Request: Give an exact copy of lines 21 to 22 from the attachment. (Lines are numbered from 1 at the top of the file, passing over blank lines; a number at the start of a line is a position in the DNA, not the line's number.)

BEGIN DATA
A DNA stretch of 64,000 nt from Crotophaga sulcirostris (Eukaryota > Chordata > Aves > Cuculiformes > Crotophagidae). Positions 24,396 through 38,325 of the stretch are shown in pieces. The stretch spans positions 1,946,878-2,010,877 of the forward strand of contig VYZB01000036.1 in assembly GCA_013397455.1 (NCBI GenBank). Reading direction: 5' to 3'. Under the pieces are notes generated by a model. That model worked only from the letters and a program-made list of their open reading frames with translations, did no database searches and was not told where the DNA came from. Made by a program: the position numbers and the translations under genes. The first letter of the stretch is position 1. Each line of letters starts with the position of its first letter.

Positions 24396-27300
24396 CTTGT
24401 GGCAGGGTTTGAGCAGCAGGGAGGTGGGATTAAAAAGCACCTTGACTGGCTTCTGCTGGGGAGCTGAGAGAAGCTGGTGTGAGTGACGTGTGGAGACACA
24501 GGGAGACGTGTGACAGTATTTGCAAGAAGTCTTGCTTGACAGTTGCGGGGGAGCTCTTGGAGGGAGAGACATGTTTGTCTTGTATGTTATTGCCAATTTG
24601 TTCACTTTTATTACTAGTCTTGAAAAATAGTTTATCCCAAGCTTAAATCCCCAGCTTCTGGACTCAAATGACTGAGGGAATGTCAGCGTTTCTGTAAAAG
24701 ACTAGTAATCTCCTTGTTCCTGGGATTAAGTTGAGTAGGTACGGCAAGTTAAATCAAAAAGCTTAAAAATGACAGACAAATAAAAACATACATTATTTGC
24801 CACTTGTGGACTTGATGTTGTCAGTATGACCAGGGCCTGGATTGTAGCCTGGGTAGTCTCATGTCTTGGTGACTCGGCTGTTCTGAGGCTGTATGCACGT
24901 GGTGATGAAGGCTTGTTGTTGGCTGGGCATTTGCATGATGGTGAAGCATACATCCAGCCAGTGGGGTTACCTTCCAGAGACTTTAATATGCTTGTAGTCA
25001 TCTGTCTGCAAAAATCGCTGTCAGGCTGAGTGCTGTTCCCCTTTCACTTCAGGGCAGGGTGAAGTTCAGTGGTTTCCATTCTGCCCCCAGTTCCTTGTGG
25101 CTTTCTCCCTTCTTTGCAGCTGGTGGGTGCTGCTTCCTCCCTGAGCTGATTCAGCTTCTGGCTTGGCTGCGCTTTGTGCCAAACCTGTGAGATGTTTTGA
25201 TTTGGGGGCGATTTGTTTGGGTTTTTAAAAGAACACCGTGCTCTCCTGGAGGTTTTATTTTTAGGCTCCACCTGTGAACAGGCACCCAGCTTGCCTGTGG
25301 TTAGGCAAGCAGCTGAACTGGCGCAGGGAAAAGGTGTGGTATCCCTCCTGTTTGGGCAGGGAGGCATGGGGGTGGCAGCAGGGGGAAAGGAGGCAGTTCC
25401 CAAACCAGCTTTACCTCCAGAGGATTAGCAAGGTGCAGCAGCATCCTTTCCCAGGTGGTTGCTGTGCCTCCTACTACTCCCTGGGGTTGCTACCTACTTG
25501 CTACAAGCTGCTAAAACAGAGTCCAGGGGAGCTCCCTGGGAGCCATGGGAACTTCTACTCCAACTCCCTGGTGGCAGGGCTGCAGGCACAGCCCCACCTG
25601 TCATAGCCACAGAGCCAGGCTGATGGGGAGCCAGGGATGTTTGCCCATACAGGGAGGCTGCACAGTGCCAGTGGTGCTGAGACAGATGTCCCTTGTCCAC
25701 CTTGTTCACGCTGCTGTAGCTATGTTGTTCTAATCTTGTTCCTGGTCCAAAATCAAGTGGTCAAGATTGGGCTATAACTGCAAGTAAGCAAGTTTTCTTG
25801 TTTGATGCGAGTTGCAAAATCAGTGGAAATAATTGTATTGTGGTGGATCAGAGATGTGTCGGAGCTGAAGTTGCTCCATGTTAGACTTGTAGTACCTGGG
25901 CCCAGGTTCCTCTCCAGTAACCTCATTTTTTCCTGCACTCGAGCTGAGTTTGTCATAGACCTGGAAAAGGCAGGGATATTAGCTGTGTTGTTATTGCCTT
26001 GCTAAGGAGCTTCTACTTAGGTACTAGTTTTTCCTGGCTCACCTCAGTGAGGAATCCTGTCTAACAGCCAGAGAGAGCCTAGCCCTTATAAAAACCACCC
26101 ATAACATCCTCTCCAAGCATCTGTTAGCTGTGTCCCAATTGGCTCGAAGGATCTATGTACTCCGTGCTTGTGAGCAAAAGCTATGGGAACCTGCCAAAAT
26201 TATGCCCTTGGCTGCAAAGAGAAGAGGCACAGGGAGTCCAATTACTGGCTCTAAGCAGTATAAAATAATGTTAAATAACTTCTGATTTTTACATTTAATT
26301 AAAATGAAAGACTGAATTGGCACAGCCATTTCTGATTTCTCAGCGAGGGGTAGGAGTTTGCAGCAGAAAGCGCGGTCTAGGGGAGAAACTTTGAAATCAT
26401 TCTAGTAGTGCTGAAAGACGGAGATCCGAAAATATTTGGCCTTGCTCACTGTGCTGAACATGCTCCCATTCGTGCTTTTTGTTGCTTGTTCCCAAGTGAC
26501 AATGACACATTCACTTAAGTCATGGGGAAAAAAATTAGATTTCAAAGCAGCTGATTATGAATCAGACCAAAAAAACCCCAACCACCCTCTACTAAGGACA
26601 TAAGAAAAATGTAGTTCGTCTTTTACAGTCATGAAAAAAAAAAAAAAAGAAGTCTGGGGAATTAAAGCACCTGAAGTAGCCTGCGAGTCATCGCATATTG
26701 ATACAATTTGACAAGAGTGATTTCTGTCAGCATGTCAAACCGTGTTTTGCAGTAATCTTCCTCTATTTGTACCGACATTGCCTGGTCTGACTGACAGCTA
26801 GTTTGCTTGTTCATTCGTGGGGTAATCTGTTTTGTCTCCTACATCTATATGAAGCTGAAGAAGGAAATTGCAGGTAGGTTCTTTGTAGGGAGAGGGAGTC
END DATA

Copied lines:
26101 ATAACATCCTCTCCAAGCATCTGTTAGCTGTGTCCCAATTGGCTCGAAGGATCTATGTACTCCGTGCTTGTGAGCAAAAGCTATGGGAACCTGCCAAAAT
26201 TATGCCCTTGGCTGCAAAGAGAAGAGGCACAGGGAGTCCAATTACTGGCTCTAAGCAGTATAAAATAATGTTAAATAACTTCTGATTTTTACATTTAATT